With legislators convening in Washington and Austin, the next few years could be make-or-break for Texas’ $5.8 billion payday loan market. In Washington, the industry’s future could hinge on whether Donald Trump fulfills a pledge to gut the Consumer Financial Protection Bureau. In June, that federal agency proposed rules requiring firms like payday lenders to determine if borrowers can repay loans. Should the CFPB’s rules become effective as slated in 2018, compliance costs will wipe out 70-plus percent of all businesses that extend short-term debt to consumers, industry advocates say.
In Austin, meanwhile, the leniency with which Texas oversees payday lending is facing a challenge via 39-and-counting cities that have adopted ordinances restricting some industry practices, such as by limiting loan amounts based on borrowers’ income. Roughly 8 percent of Texas consumers have used payday loans, compared to 5.5 percent nationally, according to the Pew Charitable Trusts.
In 2014, Texas was among four states where consumers paid the highest fees for payday loans in the country, according to Pew research. Like Idaho, South Dakota, and Wisconsin, Texas had no legal limit on payday fees—a state of affairs that, at least in the Lone Star State, remains true. “The Legislature could make a real difference for Texas families by putting the city ordinances into state law and adopting a fair rate cap for payday and auto title loans,” says Ann Baddour, director of the Fair Financial Services Project at Texas Appleseed, an Austin-based advocacy group.
Dallas, in 2011, became the first Texas city to adopt the so-called “unified ordinance,” which today is effective in nearby ’burbs like Flower Mound, Garland, Mesquite, and Arlington. Jerry Allen, a former Dallas city council member, remembers a payday lobbyist threatening to sue after Allen spearheaded the legislation’s passage. “I told him, ‘We’ll take your ass to the court of public opinion, and then we’ll take your ass to a court of law,’” he says.
Dallas County in 2015 had 432 “stores” that did payday lending, the third-most nationwide, according to Auburn University research. Tarrant County, with 329, ranked No. 4, with Harris County No. 1, and California’s Los Angeles County No. 2.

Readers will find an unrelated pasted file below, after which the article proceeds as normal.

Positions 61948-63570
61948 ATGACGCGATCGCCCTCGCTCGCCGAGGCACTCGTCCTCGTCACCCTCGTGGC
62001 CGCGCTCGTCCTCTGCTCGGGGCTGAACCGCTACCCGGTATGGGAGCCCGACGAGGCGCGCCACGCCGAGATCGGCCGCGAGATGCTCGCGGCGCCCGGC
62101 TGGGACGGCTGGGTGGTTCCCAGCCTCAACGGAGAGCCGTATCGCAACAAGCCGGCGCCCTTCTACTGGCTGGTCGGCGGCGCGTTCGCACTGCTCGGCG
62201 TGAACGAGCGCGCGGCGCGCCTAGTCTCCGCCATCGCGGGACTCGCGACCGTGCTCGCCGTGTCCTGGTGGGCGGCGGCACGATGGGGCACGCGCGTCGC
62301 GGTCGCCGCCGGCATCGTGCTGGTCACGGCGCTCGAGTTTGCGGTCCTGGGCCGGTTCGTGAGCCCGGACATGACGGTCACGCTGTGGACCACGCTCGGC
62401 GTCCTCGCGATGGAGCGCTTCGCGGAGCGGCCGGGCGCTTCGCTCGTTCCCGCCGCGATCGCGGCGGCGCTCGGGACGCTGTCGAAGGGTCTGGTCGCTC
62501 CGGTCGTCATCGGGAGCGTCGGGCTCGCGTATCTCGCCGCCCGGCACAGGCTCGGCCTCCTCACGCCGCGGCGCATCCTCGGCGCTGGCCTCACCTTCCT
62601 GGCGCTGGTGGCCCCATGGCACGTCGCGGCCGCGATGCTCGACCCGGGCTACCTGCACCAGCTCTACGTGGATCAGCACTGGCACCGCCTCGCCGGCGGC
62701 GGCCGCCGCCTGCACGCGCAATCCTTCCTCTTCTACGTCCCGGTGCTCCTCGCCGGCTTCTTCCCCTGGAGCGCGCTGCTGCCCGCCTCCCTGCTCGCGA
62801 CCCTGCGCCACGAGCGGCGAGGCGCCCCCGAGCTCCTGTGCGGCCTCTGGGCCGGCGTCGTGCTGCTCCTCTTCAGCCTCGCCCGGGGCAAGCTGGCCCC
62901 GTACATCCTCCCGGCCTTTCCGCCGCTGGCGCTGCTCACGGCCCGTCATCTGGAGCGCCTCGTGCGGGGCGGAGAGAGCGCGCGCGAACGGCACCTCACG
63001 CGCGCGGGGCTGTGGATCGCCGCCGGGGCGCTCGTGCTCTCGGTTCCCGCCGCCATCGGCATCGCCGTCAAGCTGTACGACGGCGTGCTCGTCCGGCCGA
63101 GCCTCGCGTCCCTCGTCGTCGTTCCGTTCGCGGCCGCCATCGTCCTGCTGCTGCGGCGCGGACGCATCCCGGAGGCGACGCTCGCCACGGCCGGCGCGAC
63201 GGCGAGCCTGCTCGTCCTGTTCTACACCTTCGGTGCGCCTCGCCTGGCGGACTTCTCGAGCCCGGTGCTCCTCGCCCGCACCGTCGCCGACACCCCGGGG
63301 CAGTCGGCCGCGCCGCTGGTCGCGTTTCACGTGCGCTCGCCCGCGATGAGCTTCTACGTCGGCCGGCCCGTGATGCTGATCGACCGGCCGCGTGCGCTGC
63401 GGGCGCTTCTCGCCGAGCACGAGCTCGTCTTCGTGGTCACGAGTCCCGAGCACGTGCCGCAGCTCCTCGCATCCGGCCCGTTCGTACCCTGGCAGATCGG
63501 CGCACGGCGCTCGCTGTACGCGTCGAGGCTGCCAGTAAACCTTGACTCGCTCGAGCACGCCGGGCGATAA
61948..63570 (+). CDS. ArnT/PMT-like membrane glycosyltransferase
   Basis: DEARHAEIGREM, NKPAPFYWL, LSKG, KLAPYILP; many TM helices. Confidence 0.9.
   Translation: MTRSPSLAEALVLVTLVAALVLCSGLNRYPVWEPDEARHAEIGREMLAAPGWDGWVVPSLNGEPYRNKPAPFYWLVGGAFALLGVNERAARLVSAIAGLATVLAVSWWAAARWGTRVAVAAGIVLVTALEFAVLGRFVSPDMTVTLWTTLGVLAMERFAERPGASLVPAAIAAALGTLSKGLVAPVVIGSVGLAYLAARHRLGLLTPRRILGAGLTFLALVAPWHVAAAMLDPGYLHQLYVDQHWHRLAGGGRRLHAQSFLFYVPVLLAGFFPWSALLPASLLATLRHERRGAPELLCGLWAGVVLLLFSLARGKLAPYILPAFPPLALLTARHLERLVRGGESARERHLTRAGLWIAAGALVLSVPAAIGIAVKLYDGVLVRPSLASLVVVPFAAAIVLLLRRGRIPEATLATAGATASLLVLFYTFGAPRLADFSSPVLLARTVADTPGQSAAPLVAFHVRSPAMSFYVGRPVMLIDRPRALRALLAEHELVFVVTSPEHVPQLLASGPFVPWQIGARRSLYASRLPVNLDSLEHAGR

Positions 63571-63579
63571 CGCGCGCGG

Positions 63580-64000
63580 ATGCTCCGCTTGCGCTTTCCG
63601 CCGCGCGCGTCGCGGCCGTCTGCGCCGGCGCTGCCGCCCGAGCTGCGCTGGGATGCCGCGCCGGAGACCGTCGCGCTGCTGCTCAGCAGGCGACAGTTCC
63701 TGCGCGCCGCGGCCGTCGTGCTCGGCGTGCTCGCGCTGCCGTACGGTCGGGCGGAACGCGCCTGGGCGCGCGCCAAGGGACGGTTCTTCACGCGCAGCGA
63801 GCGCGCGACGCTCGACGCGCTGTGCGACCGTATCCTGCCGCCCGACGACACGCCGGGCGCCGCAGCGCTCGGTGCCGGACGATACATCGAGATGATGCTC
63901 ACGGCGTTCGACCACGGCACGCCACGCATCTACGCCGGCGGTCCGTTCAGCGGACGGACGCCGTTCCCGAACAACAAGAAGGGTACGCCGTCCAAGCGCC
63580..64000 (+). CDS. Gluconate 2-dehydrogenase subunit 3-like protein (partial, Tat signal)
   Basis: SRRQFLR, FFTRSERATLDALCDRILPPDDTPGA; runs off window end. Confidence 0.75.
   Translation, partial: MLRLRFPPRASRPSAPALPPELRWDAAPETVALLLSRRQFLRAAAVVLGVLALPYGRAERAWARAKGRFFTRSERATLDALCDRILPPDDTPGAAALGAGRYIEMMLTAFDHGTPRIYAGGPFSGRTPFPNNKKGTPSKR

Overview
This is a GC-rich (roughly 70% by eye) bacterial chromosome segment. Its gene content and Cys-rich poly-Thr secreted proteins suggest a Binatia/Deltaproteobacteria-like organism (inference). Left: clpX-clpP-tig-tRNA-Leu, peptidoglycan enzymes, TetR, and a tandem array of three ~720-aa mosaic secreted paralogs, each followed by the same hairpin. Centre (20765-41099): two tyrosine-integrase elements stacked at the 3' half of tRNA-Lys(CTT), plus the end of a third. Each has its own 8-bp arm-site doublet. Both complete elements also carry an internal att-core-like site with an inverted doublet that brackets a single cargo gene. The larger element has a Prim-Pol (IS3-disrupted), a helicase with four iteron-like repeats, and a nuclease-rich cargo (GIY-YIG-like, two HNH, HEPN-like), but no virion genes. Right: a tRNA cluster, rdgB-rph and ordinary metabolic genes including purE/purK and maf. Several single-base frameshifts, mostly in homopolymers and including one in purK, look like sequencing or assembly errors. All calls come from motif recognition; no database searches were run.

Texas’ light regulatory touch is a major reason that in 2015 the state had 23.1 percent of all payday-lending stores nationwide, says James Barth, a finance scholar who led the Auburn research. California, the No. 2 player, had 12 percent, he says. “Things remain somewhat uncertain at the moment about any legal or regulatory changes due to the election,” Barth said. Regulatory changes like the CFPB’s proposed rules would affect most other players in “alternative finance,” an umbrella term for roughly a half-dozen forms of pricey lending to the poor.
North Texas is a kingpin in alternative finance, home to players like Fort Worth’s FirstCash (perhaps the world’s largest operator of pawn shops,) Irving’s ACE Cash Express (payday lending and check cashing,) and Dallas’ MoneyGram (money transfer). FirstCash, ACE, and MoneyGram did not make executives available for interviews.
Taxis, Not Trains
Consumers use payday lenders as a convenient way to cover gaps in their finances, generally of $500 or less. In 2015, to get $100 for a two-week loan, Texas consumers on average would write a check for $123.53 to lenders, which cashed the checks on the individual’s next payday, according to Appleseed data. On average, the annualized percentage rates that Texas consumers effectively shell out on payday and auto title loans run between 200 percent and 500 percent, per Appleseed.
A 2007 article from Fordham Law School compared payday loans to taxis: economical for short-term needs, not the long haul. Borrowers typically encounter problems with “rollovers,” essentially borrowing again to re-pay existing debt. A Pew Charitable study in 2012 found payday borrowers take out an annual average of eight loans of $375 apiece and spend $520 on interest.